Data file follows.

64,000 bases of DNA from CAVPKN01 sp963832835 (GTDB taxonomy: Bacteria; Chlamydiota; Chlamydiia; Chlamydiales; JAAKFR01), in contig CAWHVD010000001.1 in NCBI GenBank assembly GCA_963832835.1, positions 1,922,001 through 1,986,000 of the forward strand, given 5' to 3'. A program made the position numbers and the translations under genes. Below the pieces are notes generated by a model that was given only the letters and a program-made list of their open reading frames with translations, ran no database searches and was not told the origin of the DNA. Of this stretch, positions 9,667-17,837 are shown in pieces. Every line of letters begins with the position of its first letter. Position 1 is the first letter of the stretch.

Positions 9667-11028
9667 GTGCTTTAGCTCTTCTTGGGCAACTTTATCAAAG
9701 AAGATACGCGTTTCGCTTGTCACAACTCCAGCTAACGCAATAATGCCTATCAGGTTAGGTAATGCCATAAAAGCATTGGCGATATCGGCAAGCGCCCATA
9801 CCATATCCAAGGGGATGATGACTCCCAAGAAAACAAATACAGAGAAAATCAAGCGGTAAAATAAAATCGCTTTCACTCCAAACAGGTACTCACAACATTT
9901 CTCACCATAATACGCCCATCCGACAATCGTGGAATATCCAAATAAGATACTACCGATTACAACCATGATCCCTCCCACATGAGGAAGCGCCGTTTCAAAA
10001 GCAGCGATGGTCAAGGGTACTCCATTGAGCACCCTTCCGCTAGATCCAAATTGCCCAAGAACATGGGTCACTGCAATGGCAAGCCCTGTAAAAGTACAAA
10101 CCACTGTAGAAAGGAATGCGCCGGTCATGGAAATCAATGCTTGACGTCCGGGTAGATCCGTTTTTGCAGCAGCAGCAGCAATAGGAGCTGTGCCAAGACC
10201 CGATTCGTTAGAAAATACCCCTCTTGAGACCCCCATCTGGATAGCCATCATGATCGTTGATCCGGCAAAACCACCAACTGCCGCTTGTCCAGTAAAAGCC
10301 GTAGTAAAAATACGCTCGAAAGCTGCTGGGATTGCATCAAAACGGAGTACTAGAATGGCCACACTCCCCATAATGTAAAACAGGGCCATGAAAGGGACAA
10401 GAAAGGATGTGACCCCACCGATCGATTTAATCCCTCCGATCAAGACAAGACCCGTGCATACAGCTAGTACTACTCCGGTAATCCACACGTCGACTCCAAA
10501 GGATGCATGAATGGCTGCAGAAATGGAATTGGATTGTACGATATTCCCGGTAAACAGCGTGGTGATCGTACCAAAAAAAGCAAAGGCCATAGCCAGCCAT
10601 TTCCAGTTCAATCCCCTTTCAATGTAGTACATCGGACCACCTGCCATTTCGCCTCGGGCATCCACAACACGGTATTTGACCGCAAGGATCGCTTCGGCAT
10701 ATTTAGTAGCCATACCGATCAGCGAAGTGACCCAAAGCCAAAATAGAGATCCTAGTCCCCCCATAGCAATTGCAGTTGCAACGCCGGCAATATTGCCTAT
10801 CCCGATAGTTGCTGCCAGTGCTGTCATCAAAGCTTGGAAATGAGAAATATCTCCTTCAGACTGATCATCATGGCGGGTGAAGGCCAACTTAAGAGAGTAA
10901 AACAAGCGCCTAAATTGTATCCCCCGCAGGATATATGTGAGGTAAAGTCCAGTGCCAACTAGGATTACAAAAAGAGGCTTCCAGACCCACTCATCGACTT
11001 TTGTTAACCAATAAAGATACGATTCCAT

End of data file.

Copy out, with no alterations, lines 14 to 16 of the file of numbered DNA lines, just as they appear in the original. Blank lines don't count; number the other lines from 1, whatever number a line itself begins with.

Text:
10701 ATTTAGTAGCCATACCGATCAGCGAAGTGACCCAAAGCCAAAATAGAGATCCTAGTCCCCCCATAGCAATTGCAGTTGCAACGCCGGCAATATTGCCTAT
10801 CCCGATAGTTGCTGCCAGTGCTGTCATCAAAGCTTGGAAATGAGAAATATCTCCTTCAGACTGATCATCATGGCGGGTGAAGGCCAACTTAAGAGAGTAA
10901 AACAAGCGCCTAAATTGTATCCCCCGCAGGATATATGTGAGGTAAAGTCCAGTGCCAACTAGGATTACAAAAAGAGGCTTCCAGACCCACTCATCGACTT